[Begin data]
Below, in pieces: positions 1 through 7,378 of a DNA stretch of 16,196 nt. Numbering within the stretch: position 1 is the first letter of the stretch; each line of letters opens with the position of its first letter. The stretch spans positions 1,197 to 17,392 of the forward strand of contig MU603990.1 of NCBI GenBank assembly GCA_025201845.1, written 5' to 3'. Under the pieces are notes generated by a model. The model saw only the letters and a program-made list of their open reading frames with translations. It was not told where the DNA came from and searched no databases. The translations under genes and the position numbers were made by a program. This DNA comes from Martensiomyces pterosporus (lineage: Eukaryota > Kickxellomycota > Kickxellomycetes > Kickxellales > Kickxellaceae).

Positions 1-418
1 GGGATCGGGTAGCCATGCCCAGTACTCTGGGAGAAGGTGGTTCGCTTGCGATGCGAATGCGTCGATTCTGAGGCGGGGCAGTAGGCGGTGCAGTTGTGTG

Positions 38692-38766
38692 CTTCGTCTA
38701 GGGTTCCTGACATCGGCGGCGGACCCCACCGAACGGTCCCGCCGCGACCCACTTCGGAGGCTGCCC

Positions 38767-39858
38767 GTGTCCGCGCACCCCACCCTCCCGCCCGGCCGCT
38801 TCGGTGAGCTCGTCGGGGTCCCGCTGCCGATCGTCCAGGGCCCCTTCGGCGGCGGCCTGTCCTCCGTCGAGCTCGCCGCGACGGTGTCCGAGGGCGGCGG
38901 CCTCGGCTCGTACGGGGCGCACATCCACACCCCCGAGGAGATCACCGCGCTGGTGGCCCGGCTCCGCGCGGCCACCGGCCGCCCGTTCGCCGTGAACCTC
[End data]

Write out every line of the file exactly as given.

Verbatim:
Below, in pieces: positions 1 through 7,378 of a DNA stretch of 16,196 nt. Numbering within the stretch: position 1 is the first letter of the stretch; each line of letters opens with the position of its first letter. The stretch spans positions 1,197 to 17,392 of the forward strand of contig MU603990.1 of NCBI GenBank assembly GCA_025201845.1, written 5' to 3'. Under the pieces are notes generated by a model. The model saw only the letters and a program-made list of their open reading frames with translations. It was not told where the DNA came from and searched no databases. The translations under genes and the position numbers were made by a program. This DNA comes from Martensiomyces pterosporus (lineage: Eukaryota > Kickxellomycota > Kickxellomycetes > Kickxellales > Kickxellaceae).

Positions 1-418
1 GGGATCGGGTAGCCATGCCCAGTACTCTGGGAGAAGGTGGTTCGCTTGCGATGCGAATGCGTCGATTCTGAGGCGGGGCAGTAGGCGGTGCAGTTGTGTG

Positions 38692-38766
38692 CTTCGTCTA
38701 GGGTTCCTGACATCGGCGGCGGACCCCACCGAACGGTCCCGCCGCGACCCACTTCGGAGGCTGCCC

Positions 38767-39858
38767 GTGTCCGCGCACCCCACCCTCCCGCCCGGCCGCT
38801 TCGGTGAGCTCGTCGGGGTCCCGCTGCCGATCGTCCAGGGCCCCTTCGGCGGCGGCCTGTCCTCCGTCGAGCTCGCCGCGACGGTGTCCGAGGGCGGCGG
38901 CCTCGGCTCGTACGGGGCGCACATCCACACCCCCGAGGAGATCACCGCGCTGGTGGCCCGGCTCCGCGCGGCCACCGGCCGCCCGTTCGCCGTGAACCTC